Youth of all ages took part in McGill’s first-ever lax camp, and they came away with great insight. (Courtesy Kirby Joe Diabo)
The McGill men’s lacrosse team found a way to give back at its most recent game.
A skills clinic for several young lacrosse players was held after a game against Nipissing at the Percival Molson Stadium on Saturday.
The clinic featured lacrosse players 19 and under participating in a series of drills ran by McGill players and coaches.
“We just did drills, we did offence, defence and how to shoot properly, with footwork drills,” said Cougar Kirby of the McGill lacrosse team.
“The kids learned a lot. The technique and the simple things,” said Kirby Diabo, Kahnawake lacrosse coach. “Lots of passing, catching and a lot of other things.
The experience was not only beneficial for the young players but the adults grew from the session as well.
“It was just for us as McGill students to give to them (the kids), have them learn more about lacrosse to give pointers and really about giving back,” said Kirby. “I thought it was amazing since I’ve never done that with McGill, so it was nice to hang out with the kids.”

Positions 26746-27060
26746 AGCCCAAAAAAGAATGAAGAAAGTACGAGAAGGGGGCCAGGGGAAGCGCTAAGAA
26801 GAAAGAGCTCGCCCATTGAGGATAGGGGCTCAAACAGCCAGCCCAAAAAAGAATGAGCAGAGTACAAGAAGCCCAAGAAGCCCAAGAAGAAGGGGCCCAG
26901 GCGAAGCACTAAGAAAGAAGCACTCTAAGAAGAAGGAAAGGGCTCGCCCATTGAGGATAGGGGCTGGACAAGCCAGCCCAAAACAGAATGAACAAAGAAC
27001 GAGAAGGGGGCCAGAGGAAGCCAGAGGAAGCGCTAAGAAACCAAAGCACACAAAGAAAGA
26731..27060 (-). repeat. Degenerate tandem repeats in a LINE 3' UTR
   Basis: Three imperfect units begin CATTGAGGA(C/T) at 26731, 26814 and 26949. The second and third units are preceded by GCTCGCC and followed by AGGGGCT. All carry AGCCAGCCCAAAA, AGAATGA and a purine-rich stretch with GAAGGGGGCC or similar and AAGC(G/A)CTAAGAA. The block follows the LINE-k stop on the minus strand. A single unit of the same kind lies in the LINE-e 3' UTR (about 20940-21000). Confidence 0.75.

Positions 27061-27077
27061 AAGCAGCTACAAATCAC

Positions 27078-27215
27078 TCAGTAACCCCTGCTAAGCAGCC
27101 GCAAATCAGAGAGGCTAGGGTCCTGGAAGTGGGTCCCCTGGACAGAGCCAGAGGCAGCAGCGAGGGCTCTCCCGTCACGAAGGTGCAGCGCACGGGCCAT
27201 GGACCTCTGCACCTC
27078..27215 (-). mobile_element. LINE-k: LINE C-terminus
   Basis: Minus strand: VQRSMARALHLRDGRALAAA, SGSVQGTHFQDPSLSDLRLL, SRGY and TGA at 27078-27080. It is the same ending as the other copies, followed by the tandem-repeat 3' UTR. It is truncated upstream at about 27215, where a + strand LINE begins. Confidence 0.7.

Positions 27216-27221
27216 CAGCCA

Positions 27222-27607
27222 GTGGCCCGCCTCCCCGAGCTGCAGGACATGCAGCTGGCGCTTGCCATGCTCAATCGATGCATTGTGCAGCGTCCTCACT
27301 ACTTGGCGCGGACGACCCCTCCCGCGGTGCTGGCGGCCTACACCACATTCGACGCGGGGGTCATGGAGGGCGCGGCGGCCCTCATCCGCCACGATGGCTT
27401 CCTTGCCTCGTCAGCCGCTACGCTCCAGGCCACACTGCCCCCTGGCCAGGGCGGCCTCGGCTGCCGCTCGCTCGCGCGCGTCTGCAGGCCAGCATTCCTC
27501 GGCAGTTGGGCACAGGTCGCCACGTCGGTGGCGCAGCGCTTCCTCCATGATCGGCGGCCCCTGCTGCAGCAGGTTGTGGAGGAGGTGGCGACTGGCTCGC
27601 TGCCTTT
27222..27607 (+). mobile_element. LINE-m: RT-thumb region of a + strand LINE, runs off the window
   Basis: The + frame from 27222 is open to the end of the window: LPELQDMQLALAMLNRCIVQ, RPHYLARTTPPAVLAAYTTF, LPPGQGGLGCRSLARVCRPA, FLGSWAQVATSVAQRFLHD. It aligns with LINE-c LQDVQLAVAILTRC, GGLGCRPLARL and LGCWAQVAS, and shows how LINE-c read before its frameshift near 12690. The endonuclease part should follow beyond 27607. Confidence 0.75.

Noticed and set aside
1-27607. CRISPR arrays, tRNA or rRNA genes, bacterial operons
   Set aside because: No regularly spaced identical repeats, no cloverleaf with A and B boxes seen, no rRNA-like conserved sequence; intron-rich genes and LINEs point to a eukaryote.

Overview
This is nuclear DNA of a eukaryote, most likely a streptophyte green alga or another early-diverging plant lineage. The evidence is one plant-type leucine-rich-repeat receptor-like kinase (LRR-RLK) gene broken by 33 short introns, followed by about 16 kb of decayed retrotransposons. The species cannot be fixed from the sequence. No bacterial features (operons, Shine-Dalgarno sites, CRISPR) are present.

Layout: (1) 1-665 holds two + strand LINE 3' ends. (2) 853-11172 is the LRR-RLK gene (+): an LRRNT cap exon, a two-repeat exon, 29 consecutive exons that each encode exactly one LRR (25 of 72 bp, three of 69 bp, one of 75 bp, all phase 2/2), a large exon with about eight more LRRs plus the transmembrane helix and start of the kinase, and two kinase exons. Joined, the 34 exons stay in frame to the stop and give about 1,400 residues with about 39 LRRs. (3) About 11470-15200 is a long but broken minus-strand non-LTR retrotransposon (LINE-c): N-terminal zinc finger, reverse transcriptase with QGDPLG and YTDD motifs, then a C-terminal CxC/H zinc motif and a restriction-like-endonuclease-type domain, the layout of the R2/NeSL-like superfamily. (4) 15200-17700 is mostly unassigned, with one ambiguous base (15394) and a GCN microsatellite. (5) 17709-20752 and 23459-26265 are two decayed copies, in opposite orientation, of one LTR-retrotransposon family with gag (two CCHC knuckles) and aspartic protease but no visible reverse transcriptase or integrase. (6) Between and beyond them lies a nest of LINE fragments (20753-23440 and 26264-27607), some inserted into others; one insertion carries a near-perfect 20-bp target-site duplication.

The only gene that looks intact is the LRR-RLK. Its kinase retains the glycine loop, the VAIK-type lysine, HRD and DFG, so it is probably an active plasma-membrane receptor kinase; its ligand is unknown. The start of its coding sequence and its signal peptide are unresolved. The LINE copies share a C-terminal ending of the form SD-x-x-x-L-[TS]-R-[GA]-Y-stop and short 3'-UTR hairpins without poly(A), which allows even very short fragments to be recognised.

“Nobody was scared to asked questions,” said Diabo. “It was awesome because they’re top-notch players and bringing my boys out there to have them understand the game from them.”
The exercises were meant to help the players with their fundamentals. Still, it served as a learning seminar for playing lacrosse beyond high school as well as developing their future.
“These guys are taking the time to show these young kids that there’s life after high school for lacrosse and try to use the talent that they have,” said Diabo. “We were born with this in our blood. We just need a bit of direction and push to have them work for something.”
“It was a matter of giving them that confidence, advice and play the next level of lacrosse,” said Kirby. “Let them know it’s a possibility that there’s more lacrosse for them after high school.”
While clinics did exist in older generations, they were seldom in frequency compared to the younger generations. The advice given at the clinics were words the adult players wish they had when they were younger.
“As I was growing up, there was no one to tell me that I could go do lacrosse after high school and I wish I did,” said Diabo. “I didn’t have anybody to tell me that so I try to be the person I needed when I grew up, to my children.”
“When I was a kid I did clinics too and we just did the cycle from being taught to teaching the younger generation,” said Kirby.
Diabo’s kids before the clinic had wanted to play lacrosse in the United States because they wanted to be in Division 1, which features top-tier level lacrosse. The clinic served as a gateway to show that competition was just as fierce in Canada while they get an education and play locally.
“That’s what we focus on most (education),” said Diabo. “It’s not just about lacrosse but about education too.”